Thomas Jefferson Papers

"Amicus": Notices Concerning Subscriptions for Thomas Jefferson, ca. Apr. 1826, 30 April 1826

A public meeting will be held at the Exchange Hall on Thursday evening next at   oclock for the purpose of adopting measures for the relief of Thomas Jefferson by a general subscription. The meeting will be addressed by some of the gentlemen, who will explain more fully the objects of it. It is confidently hoped that all liberal men of all parties will attend. The rich and the poor, the humble and the exalted will be equally proud to hold a share in this great monument of Public Gratitude to Public Worth.


Mr Jefferson

An idea seems to have gotten abroad which if not unfounded, is at least not true; that Mr Jefferson has refused to accept of any thing from his fellow-citizens—that he has said he would not accept of money raised for him by subscription. The writer of this feels himself authorised in saying that Mr Jefferson has never said any such thing. Offers have been made to him from various parts of the Country to raise the money necessary for his relief by subscription. What reply could he make to such applications? Mr Jefferson could not accept them because if he did, and the subscription did not succeed he would have laid himself open to a painful mortification. Let the money itself be offered and the writer of this who has had an opportunity of knowing the opinion of Mr Jefferson’s most intimate friends, pledges himself that it will be recieved. A free-will offering of the people is the most flattering manner in which he could be relieved.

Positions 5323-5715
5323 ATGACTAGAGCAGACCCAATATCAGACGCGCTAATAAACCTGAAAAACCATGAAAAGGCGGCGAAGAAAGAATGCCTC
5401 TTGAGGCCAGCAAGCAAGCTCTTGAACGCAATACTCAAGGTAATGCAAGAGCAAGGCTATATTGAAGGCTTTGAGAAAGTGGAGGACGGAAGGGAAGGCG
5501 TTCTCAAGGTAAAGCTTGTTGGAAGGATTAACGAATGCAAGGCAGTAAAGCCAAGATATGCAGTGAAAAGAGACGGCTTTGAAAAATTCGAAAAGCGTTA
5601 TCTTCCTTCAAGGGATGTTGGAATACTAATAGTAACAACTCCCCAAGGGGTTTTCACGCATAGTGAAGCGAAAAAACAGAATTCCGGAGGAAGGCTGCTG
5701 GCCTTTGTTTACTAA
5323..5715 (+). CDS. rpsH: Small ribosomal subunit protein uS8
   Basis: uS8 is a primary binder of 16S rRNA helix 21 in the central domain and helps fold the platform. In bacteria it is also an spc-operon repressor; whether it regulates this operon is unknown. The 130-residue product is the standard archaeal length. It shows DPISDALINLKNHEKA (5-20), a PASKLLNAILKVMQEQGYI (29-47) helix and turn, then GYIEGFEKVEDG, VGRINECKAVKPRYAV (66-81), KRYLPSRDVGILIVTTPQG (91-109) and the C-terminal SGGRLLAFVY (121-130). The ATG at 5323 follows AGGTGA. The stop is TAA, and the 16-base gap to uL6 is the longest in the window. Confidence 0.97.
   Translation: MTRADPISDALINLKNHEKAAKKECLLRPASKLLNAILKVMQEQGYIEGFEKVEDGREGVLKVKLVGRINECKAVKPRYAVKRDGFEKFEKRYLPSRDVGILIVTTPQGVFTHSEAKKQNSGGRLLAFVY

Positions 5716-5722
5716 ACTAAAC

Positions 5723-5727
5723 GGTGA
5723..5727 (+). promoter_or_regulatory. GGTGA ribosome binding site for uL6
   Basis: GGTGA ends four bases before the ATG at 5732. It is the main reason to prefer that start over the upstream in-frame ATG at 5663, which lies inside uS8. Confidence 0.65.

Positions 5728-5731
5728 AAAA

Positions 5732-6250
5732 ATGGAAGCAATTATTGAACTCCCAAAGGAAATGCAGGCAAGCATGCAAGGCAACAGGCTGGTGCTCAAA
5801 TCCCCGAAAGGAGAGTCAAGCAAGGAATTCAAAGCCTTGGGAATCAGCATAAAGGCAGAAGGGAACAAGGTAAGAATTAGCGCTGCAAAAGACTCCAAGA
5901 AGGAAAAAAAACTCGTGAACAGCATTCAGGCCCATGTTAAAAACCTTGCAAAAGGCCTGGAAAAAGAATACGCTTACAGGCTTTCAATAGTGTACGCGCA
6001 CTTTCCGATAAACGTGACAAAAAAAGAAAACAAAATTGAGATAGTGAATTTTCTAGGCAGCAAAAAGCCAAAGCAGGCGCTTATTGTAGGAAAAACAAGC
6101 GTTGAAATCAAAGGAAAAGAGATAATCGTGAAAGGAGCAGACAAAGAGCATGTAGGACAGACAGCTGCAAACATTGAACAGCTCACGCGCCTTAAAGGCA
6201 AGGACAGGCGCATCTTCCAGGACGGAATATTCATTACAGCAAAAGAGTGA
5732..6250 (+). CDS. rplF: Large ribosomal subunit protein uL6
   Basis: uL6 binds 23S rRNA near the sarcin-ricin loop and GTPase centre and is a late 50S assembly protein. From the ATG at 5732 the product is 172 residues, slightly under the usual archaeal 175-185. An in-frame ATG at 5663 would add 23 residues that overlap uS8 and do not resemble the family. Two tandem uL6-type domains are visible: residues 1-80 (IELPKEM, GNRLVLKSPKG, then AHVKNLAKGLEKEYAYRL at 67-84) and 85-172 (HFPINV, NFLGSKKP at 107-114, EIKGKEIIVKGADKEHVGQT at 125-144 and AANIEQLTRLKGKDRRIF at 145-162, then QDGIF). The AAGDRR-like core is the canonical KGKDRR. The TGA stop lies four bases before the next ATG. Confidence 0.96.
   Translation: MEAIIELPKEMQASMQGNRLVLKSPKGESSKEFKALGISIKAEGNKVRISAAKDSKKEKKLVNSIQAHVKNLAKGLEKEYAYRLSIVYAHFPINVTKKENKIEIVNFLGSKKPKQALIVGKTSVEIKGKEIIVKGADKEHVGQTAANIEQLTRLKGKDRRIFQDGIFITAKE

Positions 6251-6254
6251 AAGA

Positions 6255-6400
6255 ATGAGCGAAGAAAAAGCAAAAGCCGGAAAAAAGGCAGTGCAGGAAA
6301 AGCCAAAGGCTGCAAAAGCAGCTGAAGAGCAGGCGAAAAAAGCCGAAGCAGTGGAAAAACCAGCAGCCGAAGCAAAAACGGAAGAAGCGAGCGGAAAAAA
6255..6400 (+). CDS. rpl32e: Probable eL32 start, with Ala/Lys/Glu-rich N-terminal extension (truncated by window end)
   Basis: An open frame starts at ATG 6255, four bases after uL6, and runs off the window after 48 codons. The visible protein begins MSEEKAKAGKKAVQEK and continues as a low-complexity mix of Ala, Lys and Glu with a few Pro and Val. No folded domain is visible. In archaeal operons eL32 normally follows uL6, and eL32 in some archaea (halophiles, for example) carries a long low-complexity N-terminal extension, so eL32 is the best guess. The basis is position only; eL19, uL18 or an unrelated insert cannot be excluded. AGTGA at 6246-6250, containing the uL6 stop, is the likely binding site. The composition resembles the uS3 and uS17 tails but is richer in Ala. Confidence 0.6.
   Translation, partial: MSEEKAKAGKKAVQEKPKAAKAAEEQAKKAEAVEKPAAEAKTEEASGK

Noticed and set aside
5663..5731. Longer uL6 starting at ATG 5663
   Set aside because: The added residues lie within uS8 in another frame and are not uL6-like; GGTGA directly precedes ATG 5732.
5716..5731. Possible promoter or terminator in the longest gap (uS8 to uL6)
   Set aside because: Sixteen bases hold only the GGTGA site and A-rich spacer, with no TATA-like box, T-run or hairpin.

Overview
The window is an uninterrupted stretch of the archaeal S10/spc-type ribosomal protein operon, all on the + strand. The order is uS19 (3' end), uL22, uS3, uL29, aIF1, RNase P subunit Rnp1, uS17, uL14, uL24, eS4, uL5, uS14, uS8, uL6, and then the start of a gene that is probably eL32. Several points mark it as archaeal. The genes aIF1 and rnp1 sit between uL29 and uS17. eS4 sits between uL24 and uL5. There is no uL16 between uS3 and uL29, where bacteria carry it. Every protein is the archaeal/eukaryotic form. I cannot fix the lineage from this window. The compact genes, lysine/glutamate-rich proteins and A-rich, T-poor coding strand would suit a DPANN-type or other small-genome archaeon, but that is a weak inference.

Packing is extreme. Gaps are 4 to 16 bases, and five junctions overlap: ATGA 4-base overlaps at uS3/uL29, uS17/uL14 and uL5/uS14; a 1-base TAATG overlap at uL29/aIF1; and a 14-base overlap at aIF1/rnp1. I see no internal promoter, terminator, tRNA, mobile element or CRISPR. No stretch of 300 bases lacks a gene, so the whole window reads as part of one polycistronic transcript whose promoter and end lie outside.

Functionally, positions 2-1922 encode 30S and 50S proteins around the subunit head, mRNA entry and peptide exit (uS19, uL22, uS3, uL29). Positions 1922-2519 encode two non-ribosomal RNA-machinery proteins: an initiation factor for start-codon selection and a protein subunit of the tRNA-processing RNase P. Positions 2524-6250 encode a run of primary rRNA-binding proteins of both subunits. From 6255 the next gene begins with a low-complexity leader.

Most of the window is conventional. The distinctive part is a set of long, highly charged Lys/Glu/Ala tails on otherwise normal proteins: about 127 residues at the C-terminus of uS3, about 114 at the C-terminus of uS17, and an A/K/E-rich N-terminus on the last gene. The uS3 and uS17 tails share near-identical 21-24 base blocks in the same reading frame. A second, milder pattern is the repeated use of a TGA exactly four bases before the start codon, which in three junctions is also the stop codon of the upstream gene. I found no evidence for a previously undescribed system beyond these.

We have always viewed with unmixed admiration the beautiful moral spectacle exhibited to the World in the retirement of a President of the United States from public office to the walks of private life. That a man of splendid talents, should after presiding over the destinies of this great Republic, after having tasted the sweets of Power, after having filled a large space in the public eye, be seen gracefully yielding up his office to his successor, sometimes his rival, without one struggle of Ambition, is a political phenomenon which while it baffles all the speculations of foreigners can not be contemplated even by ourselves without some emotion of wonder.


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